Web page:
Safety Guy had told me he was nervous about going earlier in the week, but he didn't once suggest not going to camp at all.  He was excited about spending a week with his friends (a week away from his sister and her friends, too!).  He was anxious about the unknowns, the change in routine, the different foods, the heat and weather, and sleeping in a tent.  He had sporadic nervous issues the whole week before we took him to camp, and was a bit touchier every day - no major meltdowns, but we could tell his upcoming adventure was on his mind a lot.  We let him take his tracphone (with his Scout Master's permission) so he could call in the evenings.

His touchiness reached a crescendo the day we dropped him off.  It didn't help that we were running late due to something out of our control.  Still, we made it.  At first he was eager for us to get out of his space and let him be with his friends.  ("What the heck are you still doing here?!" he snapped at me at one point.)  We had to stay long enough for the camp store to open so we could buy his Class B Scout T-shirt, but we stood with other parents at a short distance while the boys chatted and fooled around while waiting to register and go swimming.  By the time we had to leave, Safety Guy had loosened up enough to smile and wave goodbye to me.

Since we were close to Old Forge, my husband and I and Princess Yakyak went into town for lunch and window shopping.  Old Forge has lots of kitschy-touristy stuff, but also some really neat places with local/Adirondack arts and crafts and foods.  We had lunch at a pub called Slickers, and it was really good food.  We ended the meal sharing a couple desserts between the three of us, including the most amazing peanut butter pie we've ever had (like fudge in a chocolate crust).  We'll go there again when we're in Old Forge.  We also went to a local candy store and got some goodies for the ride home - maple cream candy, and locally made dark chocolate sea salt caramels.  It was nice to have a day trip vacation, even though I was rather headachy for most of the day (a combination of stress and weather - bleh).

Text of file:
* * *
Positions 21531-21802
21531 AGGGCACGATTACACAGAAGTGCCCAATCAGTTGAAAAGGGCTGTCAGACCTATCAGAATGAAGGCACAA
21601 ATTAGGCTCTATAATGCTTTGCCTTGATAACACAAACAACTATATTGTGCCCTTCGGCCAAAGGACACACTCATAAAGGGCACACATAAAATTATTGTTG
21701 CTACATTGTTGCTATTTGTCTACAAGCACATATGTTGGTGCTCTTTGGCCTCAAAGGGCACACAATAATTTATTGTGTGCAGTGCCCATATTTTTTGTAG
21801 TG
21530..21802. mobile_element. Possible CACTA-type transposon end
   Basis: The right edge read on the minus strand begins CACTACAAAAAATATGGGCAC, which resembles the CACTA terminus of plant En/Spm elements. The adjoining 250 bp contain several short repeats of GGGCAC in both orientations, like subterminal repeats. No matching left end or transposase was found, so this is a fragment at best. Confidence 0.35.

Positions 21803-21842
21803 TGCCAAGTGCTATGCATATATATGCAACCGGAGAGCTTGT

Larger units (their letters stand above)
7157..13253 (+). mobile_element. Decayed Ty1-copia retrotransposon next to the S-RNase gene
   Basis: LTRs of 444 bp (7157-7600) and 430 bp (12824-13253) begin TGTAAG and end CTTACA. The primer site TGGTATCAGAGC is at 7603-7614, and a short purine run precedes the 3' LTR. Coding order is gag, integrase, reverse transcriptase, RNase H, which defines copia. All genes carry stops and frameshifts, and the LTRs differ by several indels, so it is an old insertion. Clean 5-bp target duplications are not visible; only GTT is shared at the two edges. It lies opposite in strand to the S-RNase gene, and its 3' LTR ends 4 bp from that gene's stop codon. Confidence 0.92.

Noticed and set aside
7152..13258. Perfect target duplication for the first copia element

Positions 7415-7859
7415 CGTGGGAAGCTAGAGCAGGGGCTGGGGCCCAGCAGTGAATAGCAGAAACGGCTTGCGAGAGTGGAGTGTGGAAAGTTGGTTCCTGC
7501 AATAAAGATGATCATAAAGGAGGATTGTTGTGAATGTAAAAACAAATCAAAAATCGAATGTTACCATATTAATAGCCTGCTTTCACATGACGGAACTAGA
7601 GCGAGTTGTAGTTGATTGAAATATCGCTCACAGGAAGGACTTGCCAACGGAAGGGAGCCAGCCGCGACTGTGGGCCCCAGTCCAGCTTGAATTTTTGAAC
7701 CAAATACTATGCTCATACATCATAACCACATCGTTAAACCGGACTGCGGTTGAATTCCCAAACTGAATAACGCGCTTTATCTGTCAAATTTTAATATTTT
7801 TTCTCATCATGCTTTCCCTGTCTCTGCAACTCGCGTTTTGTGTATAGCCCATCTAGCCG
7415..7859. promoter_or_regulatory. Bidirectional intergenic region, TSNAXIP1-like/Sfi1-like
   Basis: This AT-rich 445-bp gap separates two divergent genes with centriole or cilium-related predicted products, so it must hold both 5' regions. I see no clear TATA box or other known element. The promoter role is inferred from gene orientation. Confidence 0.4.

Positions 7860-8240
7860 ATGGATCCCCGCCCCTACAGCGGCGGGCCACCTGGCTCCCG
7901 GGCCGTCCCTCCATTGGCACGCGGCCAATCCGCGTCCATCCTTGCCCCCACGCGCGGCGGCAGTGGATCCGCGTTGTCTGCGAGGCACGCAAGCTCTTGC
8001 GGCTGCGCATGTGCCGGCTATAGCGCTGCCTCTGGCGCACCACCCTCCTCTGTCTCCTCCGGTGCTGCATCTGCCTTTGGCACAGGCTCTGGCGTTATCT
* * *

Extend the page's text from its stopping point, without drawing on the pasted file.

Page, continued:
When we finally got home much later that day, there was a plaintive message from Safety Guy on the answering machine.  "I'm exhausted, and I'm homesick," he said, which made me sad - it didn't seem like his week was starting off on a good note.  When he called later that evening, though, he sounded a bit better.  The following morning he called again between activities, and said, "This place is AWESOME!  Well, except for the complete lack of electronics."  And each time he's called since then (he's been calling several times a day) he's sounded happy, and says he's having fun. 

I'm so glad.

Monday, July 11, 2011

Hybridizing Daylilies, Step By Step

 Daylily 'Dallas Star,' showing its form and interior.

My friend Blondee asked me to do a blog post about how I breed my daylilies.  Today was a perfect morning to do that, so I took my camera outside while I dabbled pollen around.  Breeding daylilies is ridiculously easy - absolutely anyone can do it.  It makes a great long-term home school science project, too, since any kid can crossbreed them, grow the seedlings, and see them bloom in  1-2 years.

 The stamens (shorter, up-curled, with pollen sacs on the tips) 
and the pistil (longer, with a plain, sticky tip).

Daylilies are very simple flowers.  Each bloom is made up of three petals and three sepals.  Since the sepals are colorful like the petals, it gives the appearance of one, six-petaled flower.  Daylilies have six stamens, which bear the pollen, and one pistil, which receives pollen and transfers the genetic material down a long, thin tube to the ovary of the flower.  The ovary of the flower becomes the seed pod after fertilization occurs.